By the religious crowd of his time, Jesus was abused verbally, mentally, emotionally, spiritually, religiously, and physically all because of grace. Had he not lavished large amounts of grace on the sinful, the religious crowd never would have abused him painfully, but would have accepted him proudly.
We also see abuse from the same religious crowd on Paul in the Bible. Paul was attacked by the religious crowd continually. They stoned him to death, but he was brought back to life. They stirred up crowds against him, inciting them in riots against him. But he continued to share grace.
The same abuse against teachers of grace and givers of grace happens today from the religious crowd. They slander those who teach grace and give grace. They are fired from their churches and ministry organizations. They are prevented from speaking at churches and conferences. They are not allowed to use the facilities of churches or ministry organizations. Bad reports are spread about them within the Christian community. They are removed from their small groups and Sunday School classes. They are verbally, religiously, mentally, emotionally, and spiritually abused by those within their own group. Fortunately, I have yet to hear of any physical abuse upon those who teach and give grace by the religious crowd who claim to be believers in Jesus and who despises teachers and givers of grace .
So what is our response to those who accuse and abuse us...The same response as Jesus... "Father, forgive them. They do not know what they are doing." And the same response Paul encouraged Timothy with..."gently instruct."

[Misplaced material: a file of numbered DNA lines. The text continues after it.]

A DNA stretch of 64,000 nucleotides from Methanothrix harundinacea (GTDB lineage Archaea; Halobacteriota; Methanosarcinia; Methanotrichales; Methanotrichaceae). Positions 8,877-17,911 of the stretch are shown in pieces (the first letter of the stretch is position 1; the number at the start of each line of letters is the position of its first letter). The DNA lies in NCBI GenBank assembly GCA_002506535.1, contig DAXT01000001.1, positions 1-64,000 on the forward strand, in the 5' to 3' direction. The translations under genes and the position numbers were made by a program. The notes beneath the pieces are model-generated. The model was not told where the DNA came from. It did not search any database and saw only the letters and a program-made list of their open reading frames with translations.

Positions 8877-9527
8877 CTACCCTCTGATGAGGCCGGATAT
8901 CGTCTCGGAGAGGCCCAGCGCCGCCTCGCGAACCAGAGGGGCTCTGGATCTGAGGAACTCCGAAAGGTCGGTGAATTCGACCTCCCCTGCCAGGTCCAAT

RESPONSE #3: Some Misuse grace as a license to sin.
Will there be some who misuse grace as a license? Yes. Jude 4, as well as 2 Peter 2, is evident of this.
We see in this verse that there are some who will exchange the grace of God as a license to live an immoral life. However, we cannot withhold grace from those genuinely seeking life-change simply because we fear there will be some who misuse grace as a license to sin. The true test that someone is teaching the good news (gospel) of God's grace is that some will possible misuse God's grace by exchanging it for a license for immorality.
Teaching grace actually exposes the heart of a person. How a person responds to grace reveals one's heart. The purpose of grace is to bring people into a love relationship with God through what he has freely done for us in Jesus. The entire purpose of grace is reconciliation to God. The offer of grace is to those desiring to be in a relationship with God (2 Corinthians 5:18-6:2). One who would misuse grace by exchanging it as a license for immorality shows that his heart is against God and that he does not truly desire to be in a relationship with him. He has no desire to be reconciled to God.